From this dream of universal peace and fraternity, France was rudely awakened. Toward the end of 1906, when the chorus announcing the near advent of the United States of Europe was the loudest, the Tangier incident occurred. While André and Pelletan were acting as if war had been done away with, their colleague at the Foreign Office, M. Delcassé, had acted as if war were a matter of course. After years of patient labor of which the successive cabinets — even premiers — had known only what they could gather from the newspapers,2 M. Delcasse had succeeded through various agreements (with England, Spain, Italy) in bringing about what was termed the splendid isolation of Germany, and he had just engineered the beginnings of the Moroccan campaign without any reference to Berlin when the appearance of the Kaiser’s yacht off Tangier completely reversed the situation. In a few hours it became clear that the visit of William II to the Sultan of Morocco meant war in awful earnest, if the Moroccan operations were not stopped at once, and what had been looked upon as a scarecrow for feeble intellects became the reality of the morrow.
It would be unpleasant for a French writer to recall what happened, were it not that the mistake of a few cannot be saddled on a whole nation. Within a week M. Delcassé had been unceremoniously thrown overboard, and M. Rouvier, the Prime Minister, had begun the three months’negotiations with the German Ambassador which were eventually to result in peace, while France looked on in the speechlessness of astonishment rather than of panic.
During those eventful months, the country re-learned a lesson which it is necessary to bear in mind to understand the position of M. Poincaré: it realized the importance of a man. Since 1879 no individual could have been pointed out as the representative of France — the Chamber was that, and saw that nobody else should be; now, all eyes were fixed upon M. Rouvier. Rouvier was a politician and a financier whose past in both qualifications was doubtful. But in the emergency he was brave to heroism, and whenever he had to speak to the Chamber of what was going on, his words had a ring which nobody coukl mistake: it meant that the danger of France had been terrible, and could only be averted in the future, not by a change of policy but by something more akin to a conversion. It was Rouvier who reawakened in the French consciousness the very elemental instinct of self-preservation which it had well-nigh forgotten.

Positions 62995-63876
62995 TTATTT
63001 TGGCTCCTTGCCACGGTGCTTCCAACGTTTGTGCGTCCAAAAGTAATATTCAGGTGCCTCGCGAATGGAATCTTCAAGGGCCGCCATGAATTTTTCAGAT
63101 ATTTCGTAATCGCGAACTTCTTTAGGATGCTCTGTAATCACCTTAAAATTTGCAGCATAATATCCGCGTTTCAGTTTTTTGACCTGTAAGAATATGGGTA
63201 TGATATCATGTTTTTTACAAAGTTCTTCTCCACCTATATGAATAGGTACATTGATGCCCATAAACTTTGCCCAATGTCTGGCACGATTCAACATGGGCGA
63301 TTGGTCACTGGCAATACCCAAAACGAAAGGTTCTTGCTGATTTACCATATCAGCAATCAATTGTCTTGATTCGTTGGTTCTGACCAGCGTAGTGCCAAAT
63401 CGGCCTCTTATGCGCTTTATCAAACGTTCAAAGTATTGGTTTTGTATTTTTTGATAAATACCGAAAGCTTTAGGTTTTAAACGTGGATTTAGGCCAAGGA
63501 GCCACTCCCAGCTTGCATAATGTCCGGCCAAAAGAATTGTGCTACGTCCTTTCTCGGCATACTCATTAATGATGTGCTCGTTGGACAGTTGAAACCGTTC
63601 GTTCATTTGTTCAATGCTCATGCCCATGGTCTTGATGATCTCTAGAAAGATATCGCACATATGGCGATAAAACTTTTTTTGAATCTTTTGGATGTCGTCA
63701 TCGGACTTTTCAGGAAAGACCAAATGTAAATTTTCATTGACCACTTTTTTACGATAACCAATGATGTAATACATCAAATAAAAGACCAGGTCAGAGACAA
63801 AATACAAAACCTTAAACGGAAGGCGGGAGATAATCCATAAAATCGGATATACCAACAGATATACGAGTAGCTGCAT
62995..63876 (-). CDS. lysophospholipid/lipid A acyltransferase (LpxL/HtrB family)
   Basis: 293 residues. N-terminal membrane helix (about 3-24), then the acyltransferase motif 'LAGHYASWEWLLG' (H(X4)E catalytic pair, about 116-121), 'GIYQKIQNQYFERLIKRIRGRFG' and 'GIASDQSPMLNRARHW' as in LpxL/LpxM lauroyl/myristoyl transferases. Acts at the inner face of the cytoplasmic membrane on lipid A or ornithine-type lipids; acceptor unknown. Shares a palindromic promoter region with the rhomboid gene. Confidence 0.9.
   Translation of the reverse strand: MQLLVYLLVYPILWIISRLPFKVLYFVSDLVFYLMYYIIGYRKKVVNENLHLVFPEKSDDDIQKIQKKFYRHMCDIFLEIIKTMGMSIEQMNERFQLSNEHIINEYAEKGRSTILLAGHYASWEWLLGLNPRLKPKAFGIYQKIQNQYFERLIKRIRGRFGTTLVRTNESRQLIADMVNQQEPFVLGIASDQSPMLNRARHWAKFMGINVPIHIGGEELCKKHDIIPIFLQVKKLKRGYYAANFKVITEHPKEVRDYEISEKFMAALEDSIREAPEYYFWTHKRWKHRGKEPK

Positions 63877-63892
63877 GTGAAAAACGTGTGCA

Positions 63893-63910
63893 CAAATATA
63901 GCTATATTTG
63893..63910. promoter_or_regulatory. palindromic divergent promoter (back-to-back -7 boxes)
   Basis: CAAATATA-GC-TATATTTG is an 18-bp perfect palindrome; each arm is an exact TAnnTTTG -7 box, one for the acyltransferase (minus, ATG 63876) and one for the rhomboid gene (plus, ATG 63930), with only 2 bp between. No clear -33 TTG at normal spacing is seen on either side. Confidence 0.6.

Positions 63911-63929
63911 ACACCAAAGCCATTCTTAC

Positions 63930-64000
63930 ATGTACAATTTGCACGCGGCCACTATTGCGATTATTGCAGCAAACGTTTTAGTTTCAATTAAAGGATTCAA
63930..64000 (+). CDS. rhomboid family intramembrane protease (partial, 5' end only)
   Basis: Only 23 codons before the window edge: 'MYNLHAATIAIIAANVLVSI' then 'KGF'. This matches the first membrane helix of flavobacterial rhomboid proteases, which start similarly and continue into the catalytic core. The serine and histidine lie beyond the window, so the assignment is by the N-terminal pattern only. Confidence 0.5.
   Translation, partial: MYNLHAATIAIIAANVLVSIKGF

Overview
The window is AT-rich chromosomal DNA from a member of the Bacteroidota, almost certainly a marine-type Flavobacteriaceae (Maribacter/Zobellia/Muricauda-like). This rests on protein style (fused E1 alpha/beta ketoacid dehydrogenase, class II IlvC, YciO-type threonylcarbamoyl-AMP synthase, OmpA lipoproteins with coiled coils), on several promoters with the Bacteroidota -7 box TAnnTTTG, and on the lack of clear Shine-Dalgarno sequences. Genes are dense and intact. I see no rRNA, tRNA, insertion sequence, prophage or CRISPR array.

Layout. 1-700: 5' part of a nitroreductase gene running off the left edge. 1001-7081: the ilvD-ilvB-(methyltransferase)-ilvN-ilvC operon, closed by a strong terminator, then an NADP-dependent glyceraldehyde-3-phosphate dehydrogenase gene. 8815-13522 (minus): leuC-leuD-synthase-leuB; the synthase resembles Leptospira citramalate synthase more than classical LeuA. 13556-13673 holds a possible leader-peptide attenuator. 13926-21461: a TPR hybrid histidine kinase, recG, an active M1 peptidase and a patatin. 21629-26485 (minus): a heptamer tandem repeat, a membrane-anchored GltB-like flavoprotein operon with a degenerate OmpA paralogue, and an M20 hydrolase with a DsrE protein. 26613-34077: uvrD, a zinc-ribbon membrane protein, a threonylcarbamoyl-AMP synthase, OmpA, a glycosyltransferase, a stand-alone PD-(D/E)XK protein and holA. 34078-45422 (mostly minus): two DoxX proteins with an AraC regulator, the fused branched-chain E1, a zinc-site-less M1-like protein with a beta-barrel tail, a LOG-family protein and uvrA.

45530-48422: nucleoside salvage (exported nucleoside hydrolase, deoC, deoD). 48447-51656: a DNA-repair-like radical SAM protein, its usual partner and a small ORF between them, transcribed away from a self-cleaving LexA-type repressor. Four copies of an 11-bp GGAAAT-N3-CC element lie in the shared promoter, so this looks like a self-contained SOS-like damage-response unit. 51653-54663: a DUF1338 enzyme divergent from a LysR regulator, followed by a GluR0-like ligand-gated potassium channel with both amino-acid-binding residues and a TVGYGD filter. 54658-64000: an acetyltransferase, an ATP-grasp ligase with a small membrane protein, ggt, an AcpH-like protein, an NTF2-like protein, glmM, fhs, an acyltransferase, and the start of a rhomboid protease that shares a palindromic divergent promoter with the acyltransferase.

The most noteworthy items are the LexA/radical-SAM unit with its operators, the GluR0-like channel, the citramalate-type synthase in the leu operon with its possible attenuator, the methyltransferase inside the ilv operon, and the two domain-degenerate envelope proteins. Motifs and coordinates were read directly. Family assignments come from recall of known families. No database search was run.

After Rouvier came Clemenceau, another man with a past, but capable of rising to the present; an undisciplined mind but fond of breaking others to obedience; a living paradox, denying duty and yet never shrinking from responsibilities, — a puzzling though complete representative of the lawlessness coupled with generosity of the nineteenth century. Clemenceau was the first French leader who had the joy to withstand Germany — at the time of the Casablanca affair.3 The arsenals had been replenished after more than a year of feverish activity, and with this background, outspokenness ceased to be folly. Clemenceau, strange to say, was also the first to curb the disorderly spirit which he had so often encouraged among the lower classes. His method in the repression of strikes with dangerous complications was of Napoleonic directness, and no one would have suspected that, so short a time before, pure Syndicalism had seemed to be the government of the future. There was, however, one exception which was of considerable importance, namely, the postal strike.
For more than a week the government was checkmated by the quiet insubordination of the postal clerks, and it was only through a ruse that Clemenceau managed to bring that comic and at the same time tragic situation to an end. This time the country at large was not so conscious of its dependence on one man, but Parliament was. Whoever talked over the difficulty with deputies at the time, must remember their discomfited air, as, day after day, they proposed ineffectual solutions. The quiet abdication of the Chamber from the rights which they had usurped under President Grévy, and had strengthened by twenty-five years of unchallenged possession, dates from that week.